Rewinding The Tape – Looking Back on 15 Defining Indian Indie tracks (Part 1)

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When I discussed with an older friend what he would envision his ten classic Indian Indie tracks to be, his choices made me immediately realize that the scene is far older than I, and most people my age, probably give it credit for. While my generation lionizes the likes of Peter Cat Recording Co, The Local Train, and The F16s, these artists themselves were the products of an older bastion of musicians. Generational favoritism may always persist, but the success of today’s artists would be impossible had the way forward not been paved by their predecessors. Boiling down the entirety of what could be conceivably considered “classic” tracks to 15 is not just a herculean task, but an inevitably incomplete one. Regardless, in our attempt to pay dues, in no particular order here are fifteen defining tracks of the ever evolving Indian independent music scene.

15. Indus Creed – Pretty Child

Could there be a better place to start? To call Indus Creed pioneers of Indian rock would be an understatement. The band, originally known as Rock Machine, formed almost 40 years ago and has come to influence and inspire generations of rock musicians in the country. What began as a cover band soon gained increasing popularity through their original tunes, of which “Pretty Child” was a standout. Going by relatively unnoticed upon its release in 1990, the song catapulted the band to superstardom through its instantly recognizable black and white music video three years later. The video not only won the Asia specific MTV music video, but also featured in the global top ten alongside internationally renowned acts.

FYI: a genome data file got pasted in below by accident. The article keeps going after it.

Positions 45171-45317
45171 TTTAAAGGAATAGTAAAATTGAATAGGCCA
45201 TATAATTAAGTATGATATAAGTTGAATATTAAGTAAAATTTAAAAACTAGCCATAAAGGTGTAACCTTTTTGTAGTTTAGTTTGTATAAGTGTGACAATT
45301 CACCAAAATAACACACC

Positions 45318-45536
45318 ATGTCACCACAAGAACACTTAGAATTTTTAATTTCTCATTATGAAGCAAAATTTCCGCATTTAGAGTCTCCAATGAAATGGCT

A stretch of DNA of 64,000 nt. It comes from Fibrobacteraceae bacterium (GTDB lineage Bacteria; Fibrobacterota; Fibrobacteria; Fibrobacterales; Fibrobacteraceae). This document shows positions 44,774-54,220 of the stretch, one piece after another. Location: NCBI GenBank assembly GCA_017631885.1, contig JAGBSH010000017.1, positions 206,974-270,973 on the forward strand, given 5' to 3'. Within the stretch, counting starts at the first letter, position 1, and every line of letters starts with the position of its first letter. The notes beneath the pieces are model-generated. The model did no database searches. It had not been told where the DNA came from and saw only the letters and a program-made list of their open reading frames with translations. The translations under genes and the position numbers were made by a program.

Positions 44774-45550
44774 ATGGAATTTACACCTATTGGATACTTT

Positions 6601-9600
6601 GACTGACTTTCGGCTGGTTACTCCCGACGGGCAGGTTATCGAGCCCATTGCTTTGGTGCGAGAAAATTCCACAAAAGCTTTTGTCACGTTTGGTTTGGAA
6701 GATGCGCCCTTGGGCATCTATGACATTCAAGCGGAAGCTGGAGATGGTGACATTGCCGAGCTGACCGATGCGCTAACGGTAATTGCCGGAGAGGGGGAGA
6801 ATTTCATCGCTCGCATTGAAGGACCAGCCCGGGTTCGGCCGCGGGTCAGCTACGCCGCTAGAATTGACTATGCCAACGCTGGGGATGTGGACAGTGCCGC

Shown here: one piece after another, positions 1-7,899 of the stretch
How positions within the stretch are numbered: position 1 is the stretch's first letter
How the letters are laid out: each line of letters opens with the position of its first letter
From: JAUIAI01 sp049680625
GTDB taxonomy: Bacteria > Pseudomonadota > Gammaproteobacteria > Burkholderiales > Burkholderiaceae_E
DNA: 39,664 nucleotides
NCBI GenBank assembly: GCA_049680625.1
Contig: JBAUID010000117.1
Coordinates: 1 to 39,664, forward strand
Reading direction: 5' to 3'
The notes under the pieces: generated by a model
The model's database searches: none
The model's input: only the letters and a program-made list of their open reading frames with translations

Pretty Child and later works from the band also saw the incorporation of Indian instruments in composition, with both the sarangi and tabla featuring heavily. Both the video and the song itself seem firmly entrenched in the global musical culture of the 1990s. Its reach extended beyond the borders of the subcontinent and gave budding native musicians a belief that Indian rock could be its own distinct and successful genre.

14. Hasnuhana – Fossils

Formed in the late 90s, Fossils have grown to be undisputed rock legends in Bengal. Coming together at a time when Bengali folk songs were the dominant force on charts, the hard rock outfit were initially unsuccessful in breaking through to the mainstream. Their debut self-titled EP marked a change in tides that allowed the group to accrue a growing niche audience amongst the youth. Over their twenty something years in the industry, the band has developed a near cult like following with their front man, Rupam Islam, being at the forefront of their image.

Released near the peak of their stardom, “Hasnuhana” sees the band try to capture a feeling of nihilistic meaninglessness whilst leaving room for hope through a blooming “hasnuhana” flower.

13. Goddess Gagged – Sink or Swim

The influence of acts like Porcupine Tree on Goddess Gagged is immediately evident, as their members themselves will gladly profess. The five-piece progressive metal/post grunge outfit’s sound is emblematic of the early to late 2000s. Characterized by powerful yet atmospheric guitar riffs that are matched by equally awesome solos, the group has managed to pull in fans who might have even initially veered away from metal acts. Siddharth Basrur’s voice, which sounds straight out of the post grunge/hardcore class, is an inescapable highlight of the band’s repertoire.